Wednesday, 12 March 2014

Baby skirts from a fat quarter

Today's crafty project- baby skirts! I love this craft, as it uses exactly one fat quarter with no waste at all. Fat quarters are pieces of fabric, generally 18" x 22", and can be found in all fabric/ craft stores. Expect to pay anywhere from £1.50- £4.00 for a fat quarter, depending on the fabric. This fabric is 100% cotton, and it cost £2.50.There are lots of methods for baby-skirt-making out there, but I'd like to share how I did it, and any lessons I learned along the way. 

You will need: one fat quarter, 1/2" elastic, scissors, thread, an iron, a sewing machine. 

Baby skirt for 12-18 months, from a fat quarter
Step 1: Take your fat quarter and cut it into two pieces- each measuring around 18" x 11". I folded the fat quarter in half before cutting, so both pieces were exactly the same size. 

2 pieces, both 18" x 11"
Step 2: Pin your two pieces of fabric, right side together (so the back of the fabric is facing out.) 

Step 3: Sew along the two short sides. If you have an overlocker, you can use this, but otherwise, a sewing machine will give you a crisp finish. 
I use my trusty Singer sewing machine
Step 4: To make sure your skirt is straight and neat, now is the time to do some pressing! I am always so tempted to skip this part, and get on to the sewing sooner, but it really does make a difference to how the skirt looks at the end, and pressing at this point makes the sewing easier later. 

Press the seams on the short sides you have sewn. This makes them lie flatter once you sew the hem and the waistband. 
Press the seams on the short sides you have sewn
Now for the hem. Decide what the bottom of your skirt will be, and fold down about 1/4", ironing it flat. Fold it over again, ironing it flat as you go.
Hem pressing
To make the casing for the elastic waistband, fold down about 1/4" and press. Now fold about 1/2" and press again. 
Hem and waistband pressed!

Step 5: Sew along the hem and the waistband. See how much easier it is to sew in a straight line when you have spent the time pressing? Important... leave a teeny gap when sewing the waistband, so you can thread the elastic through. I forgot about this, and had to unpick a little (see photo below.) 
Sewing the waistband
This is what your skirt should look like so far... 
Hem and waistband sewn

Beware... this is what happens when you forget to leave a gap for the elastic! I had to unpick a little bit. 
Step 6: Measure your elastic. How big you make this will depend on the size of your little one's waist. I tend to use the following measurements:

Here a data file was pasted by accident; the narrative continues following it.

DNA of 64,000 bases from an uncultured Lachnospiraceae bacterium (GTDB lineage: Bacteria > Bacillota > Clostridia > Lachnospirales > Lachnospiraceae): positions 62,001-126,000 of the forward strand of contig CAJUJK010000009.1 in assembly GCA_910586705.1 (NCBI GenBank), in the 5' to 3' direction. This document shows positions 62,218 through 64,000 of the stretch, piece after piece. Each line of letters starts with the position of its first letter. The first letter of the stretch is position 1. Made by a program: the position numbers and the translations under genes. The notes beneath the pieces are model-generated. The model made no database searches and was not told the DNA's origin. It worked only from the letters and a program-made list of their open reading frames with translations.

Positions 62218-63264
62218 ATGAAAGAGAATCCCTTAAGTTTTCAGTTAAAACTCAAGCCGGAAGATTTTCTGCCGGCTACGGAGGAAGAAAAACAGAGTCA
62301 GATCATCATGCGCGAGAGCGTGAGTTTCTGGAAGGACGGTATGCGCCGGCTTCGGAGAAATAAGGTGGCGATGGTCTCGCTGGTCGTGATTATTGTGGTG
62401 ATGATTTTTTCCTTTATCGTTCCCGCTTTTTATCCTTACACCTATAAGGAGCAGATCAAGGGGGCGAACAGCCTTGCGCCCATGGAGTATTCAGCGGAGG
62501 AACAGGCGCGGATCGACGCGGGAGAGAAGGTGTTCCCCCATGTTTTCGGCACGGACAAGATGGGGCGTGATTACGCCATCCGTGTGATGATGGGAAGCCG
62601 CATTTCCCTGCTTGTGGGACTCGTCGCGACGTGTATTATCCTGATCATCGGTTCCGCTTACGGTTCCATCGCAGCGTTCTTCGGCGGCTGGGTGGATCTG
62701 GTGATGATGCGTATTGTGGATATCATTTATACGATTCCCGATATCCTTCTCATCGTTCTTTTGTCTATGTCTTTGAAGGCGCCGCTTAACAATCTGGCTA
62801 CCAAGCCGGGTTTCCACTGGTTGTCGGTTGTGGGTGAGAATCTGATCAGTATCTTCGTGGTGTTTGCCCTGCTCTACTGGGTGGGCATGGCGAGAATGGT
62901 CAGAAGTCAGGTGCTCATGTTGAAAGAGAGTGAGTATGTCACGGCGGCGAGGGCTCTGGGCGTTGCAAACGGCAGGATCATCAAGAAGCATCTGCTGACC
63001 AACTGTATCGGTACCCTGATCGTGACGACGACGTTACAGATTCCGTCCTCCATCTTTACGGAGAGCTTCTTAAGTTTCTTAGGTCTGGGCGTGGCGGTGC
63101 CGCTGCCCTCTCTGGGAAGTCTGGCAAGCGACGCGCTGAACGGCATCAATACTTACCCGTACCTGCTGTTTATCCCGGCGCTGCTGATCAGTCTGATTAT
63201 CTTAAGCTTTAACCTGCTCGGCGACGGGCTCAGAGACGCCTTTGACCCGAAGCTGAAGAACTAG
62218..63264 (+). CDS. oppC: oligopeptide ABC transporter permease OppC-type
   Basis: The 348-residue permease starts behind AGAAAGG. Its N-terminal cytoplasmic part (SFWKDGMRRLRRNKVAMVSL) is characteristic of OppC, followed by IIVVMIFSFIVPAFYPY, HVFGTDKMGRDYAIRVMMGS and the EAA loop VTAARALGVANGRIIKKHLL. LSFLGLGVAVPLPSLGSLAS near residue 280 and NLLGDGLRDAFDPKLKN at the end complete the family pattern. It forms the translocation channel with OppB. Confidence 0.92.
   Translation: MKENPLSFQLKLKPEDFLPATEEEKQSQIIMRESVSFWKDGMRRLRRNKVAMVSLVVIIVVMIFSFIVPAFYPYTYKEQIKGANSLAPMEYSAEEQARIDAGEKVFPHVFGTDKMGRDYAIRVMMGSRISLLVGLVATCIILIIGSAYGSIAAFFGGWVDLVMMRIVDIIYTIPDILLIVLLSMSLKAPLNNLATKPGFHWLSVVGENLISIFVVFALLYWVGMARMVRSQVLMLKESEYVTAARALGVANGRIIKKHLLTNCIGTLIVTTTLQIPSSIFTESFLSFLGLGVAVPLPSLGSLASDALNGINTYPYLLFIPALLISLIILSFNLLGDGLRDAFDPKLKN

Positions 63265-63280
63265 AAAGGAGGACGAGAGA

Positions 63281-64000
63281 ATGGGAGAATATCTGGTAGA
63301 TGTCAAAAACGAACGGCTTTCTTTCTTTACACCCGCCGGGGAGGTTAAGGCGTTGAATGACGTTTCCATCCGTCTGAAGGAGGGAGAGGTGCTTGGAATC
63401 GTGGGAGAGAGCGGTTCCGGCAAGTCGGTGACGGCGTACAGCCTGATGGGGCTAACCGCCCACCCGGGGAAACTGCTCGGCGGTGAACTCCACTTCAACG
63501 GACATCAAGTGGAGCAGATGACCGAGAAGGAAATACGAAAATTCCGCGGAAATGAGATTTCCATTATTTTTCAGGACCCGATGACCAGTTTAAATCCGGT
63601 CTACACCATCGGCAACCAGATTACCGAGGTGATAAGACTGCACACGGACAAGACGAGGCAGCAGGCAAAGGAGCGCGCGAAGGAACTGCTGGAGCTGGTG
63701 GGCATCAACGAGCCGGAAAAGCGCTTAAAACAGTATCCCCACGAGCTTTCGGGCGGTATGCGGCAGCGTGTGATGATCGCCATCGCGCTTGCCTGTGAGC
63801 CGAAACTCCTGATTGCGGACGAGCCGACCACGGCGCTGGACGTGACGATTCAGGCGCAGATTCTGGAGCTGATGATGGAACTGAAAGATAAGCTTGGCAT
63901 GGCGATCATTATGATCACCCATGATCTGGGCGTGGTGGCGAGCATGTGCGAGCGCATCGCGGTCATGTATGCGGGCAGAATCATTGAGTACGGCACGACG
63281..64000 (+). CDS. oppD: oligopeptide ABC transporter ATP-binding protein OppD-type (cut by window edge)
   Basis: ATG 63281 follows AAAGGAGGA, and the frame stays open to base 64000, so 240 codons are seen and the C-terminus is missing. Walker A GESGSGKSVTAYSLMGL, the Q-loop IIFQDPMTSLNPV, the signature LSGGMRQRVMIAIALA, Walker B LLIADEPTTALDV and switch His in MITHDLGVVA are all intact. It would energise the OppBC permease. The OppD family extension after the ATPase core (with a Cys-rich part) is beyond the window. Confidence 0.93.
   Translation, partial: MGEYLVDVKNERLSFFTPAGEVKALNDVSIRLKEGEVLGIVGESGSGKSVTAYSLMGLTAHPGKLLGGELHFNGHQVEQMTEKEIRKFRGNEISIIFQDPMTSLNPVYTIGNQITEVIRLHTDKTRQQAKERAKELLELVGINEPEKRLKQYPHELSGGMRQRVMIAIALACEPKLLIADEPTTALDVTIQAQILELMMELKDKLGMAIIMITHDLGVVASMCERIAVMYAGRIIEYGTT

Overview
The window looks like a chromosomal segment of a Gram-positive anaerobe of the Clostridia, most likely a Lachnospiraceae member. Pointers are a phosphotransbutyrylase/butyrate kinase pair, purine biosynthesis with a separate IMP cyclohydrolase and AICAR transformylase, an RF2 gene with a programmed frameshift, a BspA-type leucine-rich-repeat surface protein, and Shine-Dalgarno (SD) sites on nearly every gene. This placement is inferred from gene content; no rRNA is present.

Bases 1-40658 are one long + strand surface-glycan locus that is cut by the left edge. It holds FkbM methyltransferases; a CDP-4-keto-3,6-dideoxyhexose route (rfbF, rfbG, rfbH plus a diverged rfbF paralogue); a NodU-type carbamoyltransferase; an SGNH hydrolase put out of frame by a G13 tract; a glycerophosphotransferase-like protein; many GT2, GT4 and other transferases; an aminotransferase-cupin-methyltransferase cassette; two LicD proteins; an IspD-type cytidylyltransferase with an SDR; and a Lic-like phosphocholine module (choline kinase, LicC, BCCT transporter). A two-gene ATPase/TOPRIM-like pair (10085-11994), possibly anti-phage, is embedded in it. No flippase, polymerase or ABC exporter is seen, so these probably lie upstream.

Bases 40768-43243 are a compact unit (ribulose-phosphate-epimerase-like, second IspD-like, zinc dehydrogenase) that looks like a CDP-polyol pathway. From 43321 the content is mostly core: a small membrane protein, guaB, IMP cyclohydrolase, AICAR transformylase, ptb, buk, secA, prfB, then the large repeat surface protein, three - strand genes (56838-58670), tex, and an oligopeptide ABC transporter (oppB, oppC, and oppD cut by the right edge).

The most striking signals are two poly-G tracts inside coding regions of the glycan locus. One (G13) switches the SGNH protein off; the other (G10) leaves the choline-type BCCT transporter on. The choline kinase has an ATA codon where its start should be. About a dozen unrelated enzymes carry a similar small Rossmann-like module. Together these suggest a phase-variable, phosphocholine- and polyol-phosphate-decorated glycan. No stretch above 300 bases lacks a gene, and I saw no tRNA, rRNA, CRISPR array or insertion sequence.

Newborn: 16" elastic, 15" when sewn
0-3 months: 16.5" elastic, 15.5" when sewn
3-6 months: 17" elastic, 16" when sewn 
6-12 months: 18" elastic, 17" when sewn
12-18 months: 19" elastic, 18" when sewn
18-24 months: 20" elastic, 19" when sewn

If you are making for your own baby, another way to do it is to roughly measure his/ her waist and deduct around 1". 

Thread the elastic through the casing. Attach a safety pin to one end, and this will help you to guide it through. 
Elastic and safety pin

Step 7: As you pull the elastic through on the safety pin, the fabric will gather up and you will see the skirt taking shape. Yay! Make sure you keep a firm hold on the other end of the elastic. 
Skirt taking shape
Joining the elastic
Step 8: Join the elastic together. Overlap the ends by about 1/2" each side, and hand-sew securely together. Once you have done this, hand-sew the tiny gap you left in the waistband and... ta-dah! your skirt is complete! 

Pictures of my daughter modelling her skirt can be found here!
The finished skirt
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  1. Hi Gayle, thanks for calling by the blog and leaving the link to yours. Love your skirt, and am amazed you can cut it out of a fat quart xx Clare

  2. Thank you for your lovely comments! It's one of my favourite projects, as the skirts are one-of-a-kind, they are easy, they leave no waste and they are cost effective!

  3. Thank you for linking up to Accidentally Wonderful Wednesday!

  4. Thanks again for the Accidentally Wonderful party- great fun! Neviana, much appreciated. If you have a second, please pop across to Bloglovin' and follow me there... Merci!

  5. Thank you Janice- these skirts are addictive, Heather has loads of them now! People always comment on them as they are different from what's normally out there, and you can choose really funky fabrics.

  6. Aww. I got mine a sewing machine from my in-law but its not working =(

    YOur post is so cool! I have always wanted to sew.


  7. Oh no Pixiedusk! I've seen sewing machines pretty cheap in places like Lidl and in supermarkets- have a look online. This kind of project is a good beginner one is it's just a few straight lines. Good luck!

  8. You did a lovely job on this tutorial Gayle! I love the fact that you used exactly a fat quarter for this project! That makes it so convenient!

    Would love for you to stop by tomorrow and link this up to Fabric Frenzy Friday!
    Fabric Frenzy Friday

  9. Nice Blog! Thanks for sharing this valuable blog with us. I would like to share something useful with you regarding luxury baby clothing , I hope this will help you as an inspiration for your next upcoming blog on girls dresses.